b. C02. C02 is effective as an extinguishing agent primarily because it reduces the air to a point where it will no
longer be capable of supporting combustion. As a rule, one pound of C02 will make inert 14.5 cubic feet of space.
Prolonged breathing in an atmosphere of high C02 concentration, about 2 to 3 percent, can cause headaches and
nausea. High concentration will cause suffocation, very much the same as immersion in water does when a person
drowns. Since C02 is 1-1/2 times heavier than air, it does not rise, but remains close to the surface in a deep or shallow
pool, according to the area covered and the amount of C02 used. With a portable C02 extinguisher, there is little danger,
inasmuch as its 35 cubic feet of C02 in the average compartment lies in shallow pools, lower than the average breathing
height. C02 is a dry, noncorrosive gas that is inert when in contact with most substances. C02 does not cause damage to
C02 is most suitable for combating Class B and Class C fires; however, its smothering action is a temporary one and
because little cooling is accomplished, the fire fighter must remember that the fire will rekindle if the oxygen is supplied
again in the presence of an ignition source. C02 extinguishers have an effective range of about 3 to 5 feet.
c. Dry potassium bicarbonate chemical (PKP). Dry potassium bicarbonate chemical, usually called PKP (Purple K
Powder), is nontoxic, noncorrosive, and nonabrasive. It can be used effectively on Class B fires and is four times more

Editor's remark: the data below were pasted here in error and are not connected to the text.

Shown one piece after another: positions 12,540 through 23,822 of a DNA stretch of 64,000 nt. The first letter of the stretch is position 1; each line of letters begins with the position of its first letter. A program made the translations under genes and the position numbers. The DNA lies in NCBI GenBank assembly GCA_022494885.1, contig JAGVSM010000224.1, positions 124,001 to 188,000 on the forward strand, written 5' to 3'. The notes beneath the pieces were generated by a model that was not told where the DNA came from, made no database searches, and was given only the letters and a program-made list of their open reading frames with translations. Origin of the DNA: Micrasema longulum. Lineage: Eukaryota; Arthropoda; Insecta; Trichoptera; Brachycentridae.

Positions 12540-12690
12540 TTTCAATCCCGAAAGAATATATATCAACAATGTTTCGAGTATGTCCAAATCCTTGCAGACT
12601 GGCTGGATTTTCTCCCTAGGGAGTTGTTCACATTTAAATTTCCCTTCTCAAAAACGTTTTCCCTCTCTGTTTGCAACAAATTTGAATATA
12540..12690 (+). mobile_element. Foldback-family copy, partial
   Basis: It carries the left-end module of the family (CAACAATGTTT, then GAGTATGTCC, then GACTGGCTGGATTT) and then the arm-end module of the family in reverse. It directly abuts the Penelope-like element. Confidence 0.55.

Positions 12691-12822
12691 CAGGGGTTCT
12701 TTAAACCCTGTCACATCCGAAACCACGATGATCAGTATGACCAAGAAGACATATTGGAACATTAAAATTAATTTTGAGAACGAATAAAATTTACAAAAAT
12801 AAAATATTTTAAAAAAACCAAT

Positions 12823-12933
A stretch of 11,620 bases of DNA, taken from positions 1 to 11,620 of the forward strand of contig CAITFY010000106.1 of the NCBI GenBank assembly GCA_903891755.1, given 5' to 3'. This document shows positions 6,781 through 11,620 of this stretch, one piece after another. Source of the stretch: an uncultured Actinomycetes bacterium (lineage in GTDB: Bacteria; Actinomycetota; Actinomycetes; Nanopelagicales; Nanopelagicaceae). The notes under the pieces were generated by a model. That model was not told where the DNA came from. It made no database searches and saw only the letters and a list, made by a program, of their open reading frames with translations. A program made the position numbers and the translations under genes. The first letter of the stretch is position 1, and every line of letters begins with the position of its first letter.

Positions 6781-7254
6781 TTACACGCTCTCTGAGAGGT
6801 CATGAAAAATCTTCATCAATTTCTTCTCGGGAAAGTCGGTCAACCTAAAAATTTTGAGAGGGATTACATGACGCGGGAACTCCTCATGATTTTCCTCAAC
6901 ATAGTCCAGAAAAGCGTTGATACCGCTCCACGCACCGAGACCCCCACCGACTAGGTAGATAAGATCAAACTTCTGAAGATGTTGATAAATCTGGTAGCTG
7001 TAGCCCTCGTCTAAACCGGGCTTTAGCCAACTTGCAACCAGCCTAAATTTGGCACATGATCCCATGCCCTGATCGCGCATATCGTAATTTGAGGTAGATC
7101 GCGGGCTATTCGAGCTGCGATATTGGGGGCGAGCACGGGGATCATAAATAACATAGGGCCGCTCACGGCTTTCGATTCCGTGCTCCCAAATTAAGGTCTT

effective than equal weights of C02 in extinguishing flammable liquid fire. Dry chemical is also effective on Class C fires.
Smothering and heat radiation shielding contribute to the extinguishing efficiency of potassium bicarbonate; although the
exact mechanism is not known, studies suggest that a chain breaking reaction in the flame may be the principal cause of
extinguishment. Potassium bicarbonate has little effect on lowering the temperature of the burning material below the
ignition point; therefore, repeated applications may be necessary to prevent reflash. PKP is the most effective hand held
extinguisher in combating an oil spray fire. The effective range of this agent is 13 to 22 feet in comparison to 3 to 5 feet
for C02 type extinguishers. Potassium bicarbonate also covers a much larger area; however, this agent leaves behind a
residue while the other agents do not. Long discharges will reduce visibility and render breathing difficult. When
approaching a fire, a quick squeeze on the nozzle grip will give some assurance that the chemical is not caked and will
also knock down some smoke. If two PKP extinguishers are spent and little or no progress is made in extinguishing the
fire, the fire fighter should proceed to use low-velocity fog.
d. Aqueous film forming foam (AFFF). Aqueous Film Forming Foam, more often called AFFF, is a 6% solution of
fluorinated surfactant (detergent) in 94% water. It is nontoxic but highly detergent. It is intended for use on Class B and
Class A fires. The extinguishing action of AFFF stems from its ability to make water float on liquid fuels which are lighter
than water. As the extinguisher is discharged and the agent covers the fuel, the aqueous film floats over the fuel